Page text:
Even if you can see Russia from your house, you may not want to go there right now. That’s because the Centers for Disease Control and Prevention (CDC) has just “leveled up” Russia and three other destinations in a bad way. They’re now at Level 4 on the CDC’s Covid-19 Travel Recommendations.
Such CDC levels are like golf scores or the number of times you accidentally hit yourself in the face with a frying pan. The lower the number, the better. Level 4 is the highest of four levels. It means that the Covid-19 risk in that particular destination is currently “very high” and that you should avoid travel there, regardless of whether you’re vaccinated. In other words, it’s the “don’t go there” level.
Belgium, Burkina Faso, and Slovakia were the three other destinations to go from Level 3 to Level 4 on Monday. As I covered earlier this month for Forbes, a destination moves from Level 3 to Level 4 when the number of reported Covid-19 cases per 100,000 residents over the past 28 days goes from the 100 to 500 range up to above 500. To put things in perspective, 28 days is only a little more than two Scaramuccis, which isn’t that much time. Level 3 means that the Covid-19 risk is “high” without the “very” in front of it. While the CDC warns unvaccinated folks against travel to Level 3 destinations, it urges everyone against all non-essential travel to Level 4 destinations. So you may want to postpone your plans to go to Heuvelland, Belgium, in order to use their potato vending machine, because there are, after all, other ways to get potatoes.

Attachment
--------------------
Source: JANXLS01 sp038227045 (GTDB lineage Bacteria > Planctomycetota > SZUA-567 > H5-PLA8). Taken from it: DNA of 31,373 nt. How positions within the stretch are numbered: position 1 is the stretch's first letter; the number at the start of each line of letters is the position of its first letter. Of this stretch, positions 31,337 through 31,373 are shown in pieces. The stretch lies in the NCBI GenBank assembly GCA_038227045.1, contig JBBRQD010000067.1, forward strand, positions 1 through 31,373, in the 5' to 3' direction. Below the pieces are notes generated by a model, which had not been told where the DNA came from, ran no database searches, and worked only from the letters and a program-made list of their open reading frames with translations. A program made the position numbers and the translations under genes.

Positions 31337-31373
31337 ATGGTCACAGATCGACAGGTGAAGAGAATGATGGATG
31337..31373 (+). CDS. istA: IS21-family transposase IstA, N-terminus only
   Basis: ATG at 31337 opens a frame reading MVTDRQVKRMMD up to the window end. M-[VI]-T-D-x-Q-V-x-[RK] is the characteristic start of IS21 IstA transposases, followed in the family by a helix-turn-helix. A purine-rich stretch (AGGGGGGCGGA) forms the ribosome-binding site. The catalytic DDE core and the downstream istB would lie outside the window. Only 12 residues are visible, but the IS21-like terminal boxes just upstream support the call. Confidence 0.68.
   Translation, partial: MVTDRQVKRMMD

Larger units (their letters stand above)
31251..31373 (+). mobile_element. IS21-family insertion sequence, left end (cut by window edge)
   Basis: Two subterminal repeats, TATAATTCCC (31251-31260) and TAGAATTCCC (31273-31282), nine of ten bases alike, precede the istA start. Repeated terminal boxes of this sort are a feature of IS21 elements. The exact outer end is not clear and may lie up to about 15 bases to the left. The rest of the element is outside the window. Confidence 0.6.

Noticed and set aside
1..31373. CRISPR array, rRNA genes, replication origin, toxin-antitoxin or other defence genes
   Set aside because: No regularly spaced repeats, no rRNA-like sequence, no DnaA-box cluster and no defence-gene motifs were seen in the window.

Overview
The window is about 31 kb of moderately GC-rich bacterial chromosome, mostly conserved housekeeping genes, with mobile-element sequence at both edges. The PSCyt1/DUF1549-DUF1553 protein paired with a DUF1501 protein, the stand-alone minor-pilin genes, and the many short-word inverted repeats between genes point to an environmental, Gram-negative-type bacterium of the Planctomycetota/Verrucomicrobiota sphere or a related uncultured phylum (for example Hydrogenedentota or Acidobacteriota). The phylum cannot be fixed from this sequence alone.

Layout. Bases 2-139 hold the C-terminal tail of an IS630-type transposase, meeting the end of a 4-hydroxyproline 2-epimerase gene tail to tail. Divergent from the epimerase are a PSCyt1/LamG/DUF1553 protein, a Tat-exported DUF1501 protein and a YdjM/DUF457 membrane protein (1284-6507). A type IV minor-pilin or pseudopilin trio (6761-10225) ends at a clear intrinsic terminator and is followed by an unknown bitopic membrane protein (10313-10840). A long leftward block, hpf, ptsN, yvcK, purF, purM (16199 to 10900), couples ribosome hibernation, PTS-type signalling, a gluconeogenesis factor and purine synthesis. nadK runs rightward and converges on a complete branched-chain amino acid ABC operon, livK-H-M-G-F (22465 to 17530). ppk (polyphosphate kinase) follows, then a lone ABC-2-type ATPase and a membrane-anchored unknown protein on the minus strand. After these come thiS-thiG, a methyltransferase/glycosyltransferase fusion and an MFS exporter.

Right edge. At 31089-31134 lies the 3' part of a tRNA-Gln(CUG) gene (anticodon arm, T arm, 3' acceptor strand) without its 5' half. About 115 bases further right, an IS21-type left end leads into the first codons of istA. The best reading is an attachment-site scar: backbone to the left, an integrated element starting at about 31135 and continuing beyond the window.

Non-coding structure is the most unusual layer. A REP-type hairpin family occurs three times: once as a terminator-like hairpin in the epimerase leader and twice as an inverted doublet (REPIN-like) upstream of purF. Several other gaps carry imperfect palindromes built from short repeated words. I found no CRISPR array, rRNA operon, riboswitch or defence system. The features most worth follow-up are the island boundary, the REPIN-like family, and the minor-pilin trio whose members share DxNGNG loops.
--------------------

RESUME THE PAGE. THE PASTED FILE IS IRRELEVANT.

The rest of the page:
Russia’s relationship with the severe acute respiratory syndrome coronavirus 2 (SARS-CoV-2) throughout the pandemic has been quite a saga. It certainly hasn’t been a rom-com or even a bromantic comedy. Early on during the Covid-19 pandemic, rather than taking the necessary measures to contain the virus, the Russian government instead downplayed the virus, its spread, and its impact. Unlike some political leaders, the SARS-CoV-2 didn’t care what was said about it and just kept spreading. (Does such a situation in 2020 sound vaguely familiar?)
MORE FOR YOU
Eventually, Russia’s President Vladamir Putin had to acknowledge that the virus was a problem, as Andrew Higgins described in a April 10, 2020, New York Times article entitled, “After Months of Denial, Russia Admits the Virus Is Taking Hold.” Nevertheless, over the next few months, Putin claimed that Russia was “we are exiting the coronavirus situation steadily with minimal losses,” as Holly Ellyatt reported in June 2020 for CNBC. He also criticized the U.S. for placing “party interests higher than the interests of the people” and then U.S. President and current Mar-A-Lago resident Donald Trump for lack of leadership. Of course, Russia never did “exit” the coronavirus situation, unless you consider “having more and more Covid-19 cases” as exiting.
In mid-2020, the Russian government began focusing on winning the Covid-19 vaccine arms race, which in essence was the get Covid-19 vaccines in arms race. Russia’s Gamaleya National Center of Epidemiology and Microbiology was developing a Covid-19 vaccine called Sputnik V, named after the world’s first artificial satellite launched by the Soviet Union in 1957. This two dose vaccine is somewhat similar to the Oxford–AstraZeneca and Johnson & Johnson Covid-19 vaccines. It employs an engineered version of an adenovirus to deliver into your cells the genetic code used to make the SARS-CoV-2 spike protein into human cells. Unlike the Oxford–AstraZeneca and Johnson & Johnson Covid-19 vaccines though, Sputnik V uses one adenovirus, rAd26, for the first dose and a different one, rAd5, for the second dose.